So, insomnia can’t be all that bad. I’ve started pontificating, if you will, on all of the reasons why I have suddenly become such an ineffective insomniac. See, I didn’t mind it so much when I was even mildly productive with it. But, these nights–er, mornings, find me frustrated and on the verge of contemplating the Godiva liquor. How long does that stuff last once you’ve opened it anyway?
I used to stay up late, and pen into the night all things dark and fantastic. It hasn’t been so much like that these last few nights. That could do with my husband speaking and flailing his arms about in his sleep…last night he was shooting the breeze with another investigator at the local precinct…hehehe. Have you ever heard someone LAUGH in their sleep? It’s entertaining.
I’ve had a hard time writing on my own projects these last couple weeks. I suppose it all has to do with getting used to a new routine and saying goodbye to the old one. I used to write every day from either 2-3 or 3-4, in the conference room where I worked (in addition to 4 or 5 hours at night). This was perfect because there wasn’t anything else in the room, and for God’s sake it was a nearly sound proof room. Here at the house, there are dishes to be done, laundry to fool with, a house to be cleaned and a whole host of other things that suddenly seem to be so very important. A nice tall glass of ice tea seems more than a little necessary to begin this next paragraph, or a biscuit and hot tea/coffee are absolutely necessary for the last few pages of this draft.
And all of this has made me think about how I write. Not so much the physical, knees curled in an unhealthy position, kind of way, but more how I write in a technical sense. Mark Twain said it best, in a letter to D.W. Boser, ” I notice that you use plain, simple language, short words and brief sentences. That is the way to write English–it is the modern way and the best way. Stick to it; don’t let fluff and flowers and verbosity creep in. When you catch an adjective, kill it. No, I don’t mean utterly, but kill most of them–then the rest will be valuable. They weaken when they are close together. They give strength when they are wide apart. An adjective habit, or a wordy, diffuse, flowery habit, once fastened upon a person, is as hard to get rid of as any other vice.”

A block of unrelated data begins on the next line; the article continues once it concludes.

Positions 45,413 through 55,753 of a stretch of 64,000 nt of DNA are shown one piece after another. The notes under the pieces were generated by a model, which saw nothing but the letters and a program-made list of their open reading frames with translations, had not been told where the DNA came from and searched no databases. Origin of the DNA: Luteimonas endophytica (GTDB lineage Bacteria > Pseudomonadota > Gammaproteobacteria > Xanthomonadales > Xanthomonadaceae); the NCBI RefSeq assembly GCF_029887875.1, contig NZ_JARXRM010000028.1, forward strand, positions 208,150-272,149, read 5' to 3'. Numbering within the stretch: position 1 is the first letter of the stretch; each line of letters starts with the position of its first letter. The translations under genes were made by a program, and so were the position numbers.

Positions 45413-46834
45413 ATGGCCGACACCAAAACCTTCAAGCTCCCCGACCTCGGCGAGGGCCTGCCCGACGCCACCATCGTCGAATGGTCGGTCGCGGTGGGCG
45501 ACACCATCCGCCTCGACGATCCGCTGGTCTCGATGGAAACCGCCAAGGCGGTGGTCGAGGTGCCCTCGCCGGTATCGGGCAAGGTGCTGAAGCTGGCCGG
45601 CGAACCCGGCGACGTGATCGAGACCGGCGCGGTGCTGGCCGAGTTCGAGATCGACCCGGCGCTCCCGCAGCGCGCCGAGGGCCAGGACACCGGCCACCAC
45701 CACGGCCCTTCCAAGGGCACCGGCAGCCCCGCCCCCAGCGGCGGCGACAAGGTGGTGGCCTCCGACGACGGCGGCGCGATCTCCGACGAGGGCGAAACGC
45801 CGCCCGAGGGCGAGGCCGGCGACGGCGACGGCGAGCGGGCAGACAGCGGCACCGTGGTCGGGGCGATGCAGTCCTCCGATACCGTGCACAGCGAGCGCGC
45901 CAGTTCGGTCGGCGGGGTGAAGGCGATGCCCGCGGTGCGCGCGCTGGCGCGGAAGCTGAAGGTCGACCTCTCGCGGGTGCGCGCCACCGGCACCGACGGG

This makes sense. Does it matter that my style is simplistic? No. I write epic worlds at war. I need the reader to be focused more on what I am telling them and not the words I choose to tell them with. Those are merely tools. You should finish a great work of literature, really any book worth its salt, and only remember the whole of it. Indeed some passages stay with us, some sentences strike out on their own and linger for days after you’ve read them, but novel prose shouldn’t, and cannot, remain in such a flowery state eternally. ‘Elemental’ is not a mark of childish or immature writing, merely the description of how much it takes to understand what the writer is trying to say. Which, if that is the case, then a great many bodies of literature are elementary, to include much of the constitution. Don’t we study it in grammar school?
So, enough potchking around (thanks to T.J. Sullivan in LA for bringing that little gem into my vocabulary!)…I am off to write.